Dave: AWS Outage
For the second time this month, Amazon.com's Northern Virginia data center suffered an outage caused by a line of powerful thunderstorms coming through the area late Friday night. Disrupted services included Elastic Compute, Elastic Cache, Elastic MapReduce, and Relational Database Services. The outage has affected Instagram, Pinterest, Netflix, and Heroku, used by many startups and mobile apps. (The previous Amazon Web Services outage in Amazon.com's northern Virginia facilities occurred on June 14.)
Chris: VMware Acquires DynamicOps in Cloud Play
This is an interesting story because it allows us to highlight a few misunderstood concepts related to IaaS.
The quote is: “"As IT organizations evolve from builders to brokers of services, many seek to provide access to diverse cloud resources in a controlled, managed fashion," said Ramin Sayar, vice president and general manager, Virtualization and Cloud Management, VMware. "DynamicOps' multi-cloud and multi-platform capabilities help to strengthen VMware's position as the infrastructure and management vendor of choice for cloud computing."
Now, while I like VMware for virtualization I have not been easy on VMware regarding cloud in the past. Noone has - virtualization does not equate to cloud. It does help by encapsulating the servers and offers tremendous savings in power, cooling, and compute if you go uniform but it doesn’t get you anywhere closer to being able to scale business capability out on demand. You still have to scale up as the applicaiton servers are not all analogous to web servers - in the healthcare industry this is like having to install an EHR for every 2 or 3 hospitals as most peak out around 500 beds. Scaling out business capability is accomplished at the PaaS, SaaS, and BPaaS layers. Configurations, or as Chef calls them “recipes”, for infrastructure are just the first thing you figure out. Configurations for middleware, applications, and business processes are more important to business outcomes, and that’s what CMP and BPM get you.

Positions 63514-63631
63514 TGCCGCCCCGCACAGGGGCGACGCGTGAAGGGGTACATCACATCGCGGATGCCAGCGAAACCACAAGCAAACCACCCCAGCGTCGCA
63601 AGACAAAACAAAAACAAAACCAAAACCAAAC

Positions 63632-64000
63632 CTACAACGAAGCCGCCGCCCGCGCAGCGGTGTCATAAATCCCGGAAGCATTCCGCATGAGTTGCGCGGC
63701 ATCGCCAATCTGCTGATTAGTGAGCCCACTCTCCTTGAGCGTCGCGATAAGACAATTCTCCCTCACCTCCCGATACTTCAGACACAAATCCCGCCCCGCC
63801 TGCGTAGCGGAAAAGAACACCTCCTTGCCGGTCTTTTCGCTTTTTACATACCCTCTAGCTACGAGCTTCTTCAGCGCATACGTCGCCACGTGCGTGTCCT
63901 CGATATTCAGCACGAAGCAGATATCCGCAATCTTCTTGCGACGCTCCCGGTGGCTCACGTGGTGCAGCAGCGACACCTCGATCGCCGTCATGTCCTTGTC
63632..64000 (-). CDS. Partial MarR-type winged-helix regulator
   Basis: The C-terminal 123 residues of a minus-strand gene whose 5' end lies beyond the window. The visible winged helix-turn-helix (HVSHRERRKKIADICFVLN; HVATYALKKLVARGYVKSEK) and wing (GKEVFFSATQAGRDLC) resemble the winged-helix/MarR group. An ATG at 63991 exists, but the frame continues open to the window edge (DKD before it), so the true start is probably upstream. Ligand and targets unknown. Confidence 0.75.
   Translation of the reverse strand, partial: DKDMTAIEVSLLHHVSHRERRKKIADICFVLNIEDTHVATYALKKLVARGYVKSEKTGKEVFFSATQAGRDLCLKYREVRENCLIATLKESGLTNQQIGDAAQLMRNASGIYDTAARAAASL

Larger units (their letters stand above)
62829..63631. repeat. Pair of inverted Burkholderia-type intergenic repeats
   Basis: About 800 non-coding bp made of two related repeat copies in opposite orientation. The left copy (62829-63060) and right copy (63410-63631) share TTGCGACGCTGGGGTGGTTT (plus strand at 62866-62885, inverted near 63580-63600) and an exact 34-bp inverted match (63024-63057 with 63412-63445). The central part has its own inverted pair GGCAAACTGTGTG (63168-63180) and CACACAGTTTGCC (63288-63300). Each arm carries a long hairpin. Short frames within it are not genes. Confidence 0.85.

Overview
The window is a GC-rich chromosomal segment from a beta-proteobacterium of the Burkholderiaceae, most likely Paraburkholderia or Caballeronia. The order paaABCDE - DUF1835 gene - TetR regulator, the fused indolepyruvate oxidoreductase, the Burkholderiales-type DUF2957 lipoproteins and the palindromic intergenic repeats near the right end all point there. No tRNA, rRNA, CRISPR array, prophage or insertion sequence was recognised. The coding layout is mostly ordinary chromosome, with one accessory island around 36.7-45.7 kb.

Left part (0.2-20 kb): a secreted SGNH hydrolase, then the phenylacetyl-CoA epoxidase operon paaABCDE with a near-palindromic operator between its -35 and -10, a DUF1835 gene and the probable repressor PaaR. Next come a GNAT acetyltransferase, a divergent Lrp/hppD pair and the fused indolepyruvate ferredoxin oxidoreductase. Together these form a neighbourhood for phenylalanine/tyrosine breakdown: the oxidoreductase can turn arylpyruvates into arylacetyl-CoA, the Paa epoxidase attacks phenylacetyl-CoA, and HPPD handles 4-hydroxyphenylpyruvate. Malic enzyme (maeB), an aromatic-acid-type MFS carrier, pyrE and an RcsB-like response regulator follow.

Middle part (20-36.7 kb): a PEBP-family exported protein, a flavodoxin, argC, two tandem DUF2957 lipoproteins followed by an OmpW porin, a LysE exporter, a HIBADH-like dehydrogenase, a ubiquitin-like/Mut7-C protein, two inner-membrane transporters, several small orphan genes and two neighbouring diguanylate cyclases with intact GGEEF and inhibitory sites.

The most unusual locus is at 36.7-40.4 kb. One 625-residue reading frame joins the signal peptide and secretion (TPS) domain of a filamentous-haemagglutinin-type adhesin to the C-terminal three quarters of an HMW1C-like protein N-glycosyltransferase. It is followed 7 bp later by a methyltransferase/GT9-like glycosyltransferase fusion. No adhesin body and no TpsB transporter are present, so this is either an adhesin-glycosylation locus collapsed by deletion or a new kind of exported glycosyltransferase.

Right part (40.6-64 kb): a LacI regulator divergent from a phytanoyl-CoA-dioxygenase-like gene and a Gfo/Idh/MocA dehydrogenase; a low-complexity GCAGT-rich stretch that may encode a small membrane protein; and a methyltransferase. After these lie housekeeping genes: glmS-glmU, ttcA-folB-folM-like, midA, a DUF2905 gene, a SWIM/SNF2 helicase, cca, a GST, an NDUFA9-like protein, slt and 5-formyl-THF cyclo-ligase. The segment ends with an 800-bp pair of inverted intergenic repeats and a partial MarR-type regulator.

All that said, this acquisition is a step in the right direction as it is yet another force bringing cloud interoperability together.
I’ve heard a lot recently that the hypervisor is a non-factor, they all work and work relatively well now. The differentiator in the virtual data center now is all about virtual infrastructure management (VIM), and that comes down to your management and monitoring platforms. For vCloud shops what this means is that they can now manage Oracle and Citrix.
This gets even more interesting when you look at the cloud management platform (CMP), which is not the same thing as a virtual infrastructure management capability. Using tools like Chef and Puppet in conjunction with VIM tools really lets you master your orchestration of servers and choreography of services. The “Big Four” in that space are IBM, HP, BMC, and CA - I don’t think they have the best tools in the CMP space I think that whenever there’s a gap recognized they buy a company though and that has gotten them market dominance in the short to mid term.
In summary - good move by VMware to position themselves as the VIM of choice but I still don’t see any true CMP capabilities and that shouldn’t be ignored.
Jeff: MapR's Google Deal Marks Second Big Data Cloud Win
MapR's latest deal is tied to Google's big June 28 announcement of the Google Compute Engine, new infrastructure-as-a-service (IaaS) that sets up the search giant as a public-cloud rival to Amazon Web Services (AWS). MapR is one of at least six partners debuting services on the Google infrastructure, which is currently in limited beta release. MapR and Google are currently signing up customers to join a private preview of the Hadoop services that will run on Google Compute Engine.
News of the Google partnership came just two weeks after MapR and Amazon announced that services based on its M3 and M5 Hadoop software distributions would be available on AWS.
MapR distinguishes itself from Hadoop software distribution and support competitors Cloudera and Hortonworks by providing high-performance options not supported on standard Apache open source Hadoop software. MapR's M5 distribution, for example, replaces the Hadoop Distributed File System (HDFS) with a derivative of the Unix-based Network File System. M5 includes snapshotting, mirroring, and other high-availability features that aren't currently supported on the current (1.0) Hadoop code line
Pricing and service details have not been finalized for MapR's services on the Google Compute Engine. Basic compute pricing on the Compute Engine starts at $0.145 per hour for a single core with 3.75 gigabytes of memory.